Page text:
"Through this, [we are] able to write new pages in history by creating new dining experiences." 

Banh tam bi 

Serves 4 to 5


Pork belly

  • 500 g-1 kg pork belly, boneless with skin on 
  • 500 ml water 
  • ½ tsp five spice mix
  • 1 tsp salt


  1. Make sure the pork is fully submerged in a pot of water. Braising it will take about 20–40 minutes, depending on the thickness of your pork. 
  2. The texture should be bouncy. Remove from water once it's cooked to your desired texture. 
  3. Let it cool, before cutting into 4-6mm batons.

Glutinous rice powder

  • 150 g glutinous rice (you can substitute with plain rice)


  1. Saute rice in a dry pan to roast the grains; be careful not to burn. Cool.
  2. Grind the rice into powder.
  3. Mix the rice powder together with the pork batons.

Note: You can also forgo this step and buy the rice powder instead. It's called bi and Vietnamese or other Asian grocers usually stock it.

Coconut sauce

  • 440 ml coconut cream 
  • 20 ml rice flower 
  • 20 ml water 
  • 1 tbsp sugar
  • 1 tsp chicken powder
  • ½ tsp salt 


  1. In a saucepan, dissolve salt and sugar in coconut cream and simmer.
  2. Mix water and rice flour together, then add to the coconut cream and mix until the sauce thickens. 
  3. Chill this mixture in the fridge.

Nouc cham 

  • 300 ml fish sauce 
  • 300 ml vinegar
  • 335 g sugar 
  • 225 g water 
  • 2 garlic, minced 


  1. On low heat, dissolve water and sugar in a pot.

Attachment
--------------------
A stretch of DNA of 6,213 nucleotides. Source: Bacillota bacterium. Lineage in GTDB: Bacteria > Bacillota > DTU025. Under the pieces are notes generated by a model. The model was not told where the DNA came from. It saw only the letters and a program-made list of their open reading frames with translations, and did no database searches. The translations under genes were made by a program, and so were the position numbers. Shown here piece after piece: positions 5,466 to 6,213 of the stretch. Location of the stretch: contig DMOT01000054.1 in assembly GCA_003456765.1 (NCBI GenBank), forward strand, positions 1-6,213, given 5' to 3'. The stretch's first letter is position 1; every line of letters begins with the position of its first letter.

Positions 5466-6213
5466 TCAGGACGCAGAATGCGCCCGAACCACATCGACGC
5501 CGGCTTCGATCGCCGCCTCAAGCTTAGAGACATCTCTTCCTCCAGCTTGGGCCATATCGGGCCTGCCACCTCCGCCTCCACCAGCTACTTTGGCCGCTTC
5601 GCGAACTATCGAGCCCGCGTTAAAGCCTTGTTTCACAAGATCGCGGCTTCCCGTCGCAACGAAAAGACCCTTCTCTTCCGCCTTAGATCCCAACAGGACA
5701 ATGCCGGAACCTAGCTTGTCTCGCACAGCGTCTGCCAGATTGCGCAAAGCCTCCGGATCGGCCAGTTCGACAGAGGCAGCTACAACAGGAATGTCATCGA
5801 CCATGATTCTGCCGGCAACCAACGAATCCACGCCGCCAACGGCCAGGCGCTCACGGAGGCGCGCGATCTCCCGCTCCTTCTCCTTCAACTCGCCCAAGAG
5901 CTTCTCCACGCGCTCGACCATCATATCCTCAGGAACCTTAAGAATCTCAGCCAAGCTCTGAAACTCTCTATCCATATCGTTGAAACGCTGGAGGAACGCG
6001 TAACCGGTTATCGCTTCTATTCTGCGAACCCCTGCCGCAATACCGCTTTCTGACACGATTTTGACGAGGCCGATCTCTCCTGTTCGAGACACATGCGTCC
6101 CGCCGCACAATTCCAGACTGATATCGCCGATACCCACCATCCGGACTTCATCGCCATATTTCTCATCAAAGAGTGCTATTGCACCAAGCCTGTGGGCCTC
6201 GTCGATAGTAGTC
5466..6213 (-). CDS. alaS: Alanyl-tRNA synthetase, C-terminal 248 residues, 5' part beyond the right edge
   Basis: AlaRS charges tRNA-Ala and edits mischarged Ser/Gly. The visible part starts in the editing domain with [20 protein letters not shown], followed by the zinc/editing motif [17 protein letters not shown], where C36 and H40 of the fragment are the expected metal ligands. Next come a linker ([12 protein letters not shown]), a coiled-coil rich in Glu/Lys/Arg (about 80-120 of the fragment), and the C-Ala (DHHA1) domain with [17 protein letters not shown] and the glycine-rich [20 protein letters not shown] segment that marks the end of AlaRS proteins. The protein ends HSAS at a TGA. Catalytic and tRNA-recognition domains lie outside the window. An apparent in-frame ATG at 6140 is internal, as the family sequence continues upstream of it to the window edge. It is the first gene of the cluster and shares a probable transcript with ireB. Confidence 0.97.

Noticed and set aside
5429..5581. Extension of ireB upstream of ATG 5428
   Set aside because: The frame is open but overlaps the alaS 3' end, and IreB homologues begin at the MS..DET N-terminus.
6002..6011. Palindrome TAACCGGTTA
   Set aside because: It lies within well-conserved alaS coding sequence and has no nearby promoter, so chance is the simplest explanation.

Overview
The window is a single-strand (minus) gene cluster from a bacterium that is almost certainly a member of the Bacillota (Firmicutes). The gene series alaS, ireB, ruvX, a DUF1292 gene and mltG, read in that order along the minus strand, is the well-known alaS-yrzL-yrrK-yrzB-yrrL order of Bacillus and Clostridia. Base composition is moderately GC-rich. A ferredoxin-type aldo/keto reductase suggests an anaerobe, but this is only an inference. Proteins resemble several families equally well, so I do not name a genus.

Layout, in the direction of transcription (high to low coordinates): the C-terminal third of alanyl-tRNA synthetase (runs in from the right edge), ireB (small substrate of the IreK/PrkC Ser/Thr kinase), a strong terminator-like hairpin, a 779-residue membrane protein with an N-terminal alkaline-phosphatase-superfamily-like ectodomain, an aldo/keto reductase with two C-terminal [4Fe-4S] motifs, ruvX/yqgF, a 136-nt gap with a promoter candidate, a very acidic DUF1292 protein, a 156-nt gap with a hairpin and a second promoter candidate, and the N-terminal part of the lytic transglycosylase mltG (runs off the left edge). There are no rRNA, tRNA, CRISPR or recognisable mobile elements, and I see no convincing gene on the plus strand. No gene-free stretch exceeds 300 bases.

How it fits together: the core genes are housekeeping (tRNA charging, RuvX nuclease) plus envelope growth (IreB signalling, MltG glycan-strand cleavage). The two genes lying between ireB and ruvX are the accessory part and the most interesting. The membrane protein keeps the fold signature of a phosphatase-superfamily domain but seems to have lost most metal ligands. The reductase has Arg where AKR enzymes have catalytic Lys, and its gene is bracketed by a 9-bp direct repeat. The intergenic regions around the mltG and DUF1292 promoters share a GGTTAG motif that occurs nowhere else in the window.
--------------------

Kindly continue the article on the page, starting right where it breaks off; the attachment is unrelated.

2. Remove from heat then add fish sauce and vinegar and minced garlic. Add chilli if you wish.
  3. Chill this mixture in the fridge.

Noodle recipe

  • 390 g tapioca  
  • 450 g rice flour
  • 1.1 litre boiling water


  1. Place both flours into a mixing bowl large enough to knead dough in. 
  2. Bring water to a boil, then add to the flour.
  3. Use a spatula to gradually mix the water and flour, until all the flour is absorbed. Be patient; this will take a bit of time. Resist the urge to add more water and use your hands once the mixture has cooled. 
  4. Proceed to knead until you form a dough.
  5. Put aside and let it rest and cool. 
  6. Once the dough is cool, roll into sheets to your desired thickness.
  7. Cut into strands that are ready to cook. Use rice flour to avoid the dough from sticking. 
  8. To cook the noodles, place them into a pot of boiling water. When the noodles float to the top, they are ready.
  9. Remove noodles and place them into cold water. When all the noodles are cooked, rinse the residue starch then add oil to prevent them from sticking together. 
  10. If you prefer the noodles hot, you can blanch before serving. 
  11. If you are making blanched noodles days in advance, warm before serving. 
  12. Noodles can be served hot or cold. 

Shallot oil

  • 150 ml rice-bran oil or any vegetable-based oil 
  • 1 bunch shallots, sliced 2 mm thick 


  1. Bring rice bran oil to about 80°C, then add to finely sliced shallots.
  2. Mix thoroughly, making sure the shallots have been blanched in the oil.
  3. Chill in the fridge.

To construct the dish

  • Mint and sliced cucumber to garnish 
  • 2-3 bunches mint
  • 2 Lebanese cucumbers 
  • All of the above components


  1. When all the prep has been done you can begin to build your bowl. 
  2. Taste is very subjective so add the sauces to your liking. 
  3. Mix all the ingredients in a bowl much like a salad. You can put the pork on the side if preferred. 

Note: cucumber is for texture and mint will make it light and fragrant the better in my opinion.